However, the issue of heteronormativity is a tough one to shake and is a phenomenon which profoundly impacts queer communities in the here and now. As we become more educated about straight privilege, the term ‘heteronormative’ is slipping more and more into common usage. It is widely, and correctly, understood as an assumption of universal heterosexuality. But in order to better understand its negative impact, it’s worth acknowledging that heteronormativity stretches beyond this, such as in imposing ideas of straightness which are damaging to the queer community in multiple ways. Simply put, heteronormativity is the assumption that we’re all either men or women, that men and women each look a certain way and play a certain role, that men and women are romantically and sexually attracted to one another and are destined to pair off and form neat little units of two where each plays their assigned role. Possible consequences of heteronormativity are that a bisexual woman in a relationship with a man can often be perceived as straight or that polyamorous relationships are painted as immoral for not fitting into a neat heterosexual mould.
Distressingly, we can even see heteronormative values replicated within the LGBTQI+ community itself, perhaps because queer individuals are so accustomed to living in an unequal society that they automatically replicate hierarchies within the LGBTQI+ microcosm. What this essentially means is that gay men and women are at the forefront of the queer community, whereas those who are bisexual or pansexual can be subject to discrimination from within the community. The logic behind this is that being attracted to more than one gender is something of a threat to the heteronormative values which queer individuals must internalise in order to be seen as ‘respectable’. Indeed, those who are attracted to more than one gender are often painted as promiscuous and duplicitous, in much the same way that queer individuals have been historically viewed by wider society.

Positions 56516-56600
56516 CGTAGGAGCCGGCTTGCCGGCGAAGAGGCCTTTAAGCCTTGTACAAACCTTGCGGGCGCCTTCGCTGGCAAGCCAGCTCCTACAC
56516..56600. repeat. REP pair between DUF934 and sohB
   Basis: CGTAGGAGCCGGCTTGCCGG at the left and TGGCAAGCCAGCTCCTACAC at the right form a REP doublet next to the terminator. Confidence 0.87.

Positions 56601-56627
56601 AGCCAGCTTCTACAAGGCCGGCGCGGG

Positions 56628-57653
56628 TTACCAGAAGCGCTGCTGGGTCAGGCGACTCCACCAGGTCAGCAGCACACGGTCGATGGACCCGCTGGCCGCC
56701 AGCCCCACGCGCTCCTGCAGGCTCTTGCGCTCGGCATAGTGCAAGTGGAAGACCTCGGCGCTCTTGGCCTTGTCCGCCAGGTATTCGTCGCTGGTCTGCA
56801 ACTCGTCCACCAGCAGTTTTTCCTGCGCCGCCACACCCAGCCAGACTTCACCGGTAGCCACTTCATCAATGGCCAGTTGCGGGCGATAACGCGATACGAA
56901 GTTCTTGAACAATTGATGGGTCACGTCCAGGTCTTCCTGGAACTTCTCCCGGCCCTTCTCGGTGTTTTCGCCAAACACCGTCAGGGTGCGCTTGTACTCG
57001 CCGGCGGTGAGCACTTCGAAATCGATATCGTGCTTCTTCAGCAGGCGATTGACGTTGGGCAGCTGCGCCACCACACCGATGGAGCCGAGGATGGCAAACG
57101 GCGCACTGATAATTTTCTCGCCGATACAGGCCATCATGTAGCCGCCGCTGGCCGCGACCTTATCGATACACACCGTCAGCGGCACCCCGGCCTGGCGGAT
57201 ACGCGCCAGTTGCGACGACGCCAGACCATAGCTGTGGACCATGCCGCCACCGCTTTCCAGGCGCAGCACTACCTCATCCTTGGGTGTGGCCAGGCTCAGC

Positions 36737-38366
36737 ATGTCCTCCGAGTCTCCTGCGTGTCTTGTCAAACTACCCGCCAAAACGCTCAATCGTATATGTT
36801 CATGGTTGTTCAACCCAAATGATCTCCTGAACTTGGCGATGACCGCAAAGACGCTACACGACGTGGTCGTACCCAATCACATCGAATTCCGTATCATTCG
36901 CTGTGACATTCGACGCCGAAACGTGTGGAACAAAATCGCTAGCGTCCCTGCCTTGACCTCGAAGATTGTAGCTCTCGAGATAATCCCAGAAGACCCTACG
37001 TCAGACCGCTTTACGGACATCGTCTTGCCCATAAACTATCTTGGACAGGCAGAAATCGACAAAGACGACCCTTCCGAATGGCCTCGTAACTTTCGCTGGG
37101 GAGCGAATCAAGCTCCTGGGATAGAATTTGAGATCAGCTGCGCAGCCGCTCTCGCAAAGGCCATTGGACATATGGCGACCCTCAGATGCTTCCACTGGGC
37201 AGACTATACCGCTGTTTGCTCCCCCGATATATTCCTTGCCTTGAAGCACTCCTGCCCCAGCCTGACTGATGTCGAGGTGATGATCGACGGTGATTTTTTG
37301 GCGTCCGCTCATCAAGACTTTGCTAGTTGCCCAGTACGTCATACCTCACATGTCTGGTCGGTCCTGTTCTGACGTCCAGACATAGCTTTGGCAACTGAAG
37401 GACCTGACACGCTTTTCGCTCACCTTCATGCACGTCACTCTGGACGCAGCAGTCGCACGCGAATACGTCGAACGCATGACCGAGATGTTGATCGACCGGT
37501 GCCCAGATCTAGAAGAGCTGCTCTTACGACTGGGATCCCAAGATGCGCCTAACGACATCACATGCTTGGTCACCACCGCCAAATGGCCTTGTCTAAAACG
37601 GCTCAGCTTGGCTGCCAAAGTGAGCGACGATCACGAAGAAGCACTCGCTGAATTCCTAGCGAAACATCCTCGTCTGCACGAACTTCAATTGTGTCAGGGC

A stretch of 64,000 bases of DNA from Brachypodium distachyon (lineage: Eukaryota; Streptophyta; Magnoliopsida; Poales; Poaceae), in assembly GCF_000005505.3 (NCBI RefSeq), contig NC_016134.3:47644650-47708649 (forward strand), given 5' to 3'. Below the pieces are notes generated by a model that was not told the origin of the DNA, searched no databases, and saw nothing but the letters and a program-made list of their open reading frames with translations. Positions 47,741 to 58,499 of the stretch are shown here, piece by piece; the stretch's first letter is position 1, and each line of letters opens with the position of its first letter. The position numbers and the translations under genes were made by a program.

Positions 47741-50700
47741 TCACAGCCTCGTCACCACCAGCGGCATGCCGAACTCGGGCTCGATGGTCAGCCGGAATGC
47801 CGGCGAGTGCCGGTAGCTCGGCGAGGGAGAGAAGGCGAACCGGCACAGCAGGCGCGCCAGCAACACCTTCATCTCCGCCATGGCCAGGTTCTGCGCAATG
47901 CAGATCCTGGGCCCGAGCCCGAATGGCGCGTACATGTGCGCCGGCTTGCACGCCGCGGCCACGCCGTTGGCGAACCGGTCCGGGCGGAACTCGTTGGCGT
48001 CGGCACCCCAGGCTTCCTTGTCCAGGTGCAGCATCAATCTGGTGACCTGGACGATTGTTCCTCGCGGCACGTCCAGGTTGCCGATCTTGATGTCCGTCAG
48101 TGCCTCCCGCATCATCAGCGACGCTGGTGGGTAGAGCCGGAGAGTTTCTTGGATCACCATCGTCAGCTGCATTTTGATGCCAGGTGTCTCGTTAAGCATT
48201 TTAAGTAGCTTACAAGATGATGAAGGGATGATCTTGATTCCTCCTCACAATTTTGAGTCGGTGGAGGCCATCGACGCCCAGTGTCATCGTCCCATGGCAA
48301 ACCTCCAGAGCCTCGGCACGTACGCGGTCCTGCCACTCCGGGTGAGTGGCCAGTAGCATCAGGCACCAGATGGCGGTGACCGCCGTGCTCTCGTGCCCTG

From how I dress to my topics of conversation, the way I present myself has become more cautious, more calculated and more careful
The defining factor in determining whether you qualify as acceptably queer is whether you are cis. Don’t agree? Try writing down all of the homophobic words you know and try to find one, just one, which doesn’t promote traditional ideas of masculinity and femininity. I have been ‘out’ for roughly eighteen months and I can say that, while I feel free in a whole host of ways I could never have imagined before, I also carry the weight of a host of equally unexpected pressures. Definitively, I use femininity as a bargaining tool and a smokescreen in order to be accepted — if I can bond with women over the way we dress then that makes me ‘normal’ and neutralises any threat which I might represent. Social integration is a fragile balancing act and, should I falter, I will be tarred as a sexual deviant or whatever other lesbian stereotype is current nowadays. From how I dress to my topics of conversation, the way I present myself has become more cautious, more calculated and more careful. Things which before seemed so trivial, take on a new level of importance when the tolerance of others is not guaranteed.
The movement as we know it may well have to undergo certain changes but Feminism could very well act as a safety-net to queer individuals in the act of social integration. What is needed is an accepting, intersectional and trans-inclusive Feminism. Only once this is achieved can we unravel the binaries upon which our society has been constructed and, in the process, provide a safe space for all minorities where trans, intersex and nonbinary individuals will receive the recognition and respect they deserve. Certainly, model Hanne Gaby Odiele’s courageous decision to ‘come out’ as intersex earlier this week and the positive response which this garnered, are testament to the fact that things could very well be changing for the better.
Image shows a grayscale image of a person with short blonde hair and glasses. Credit for the image belongs to Jake Wild.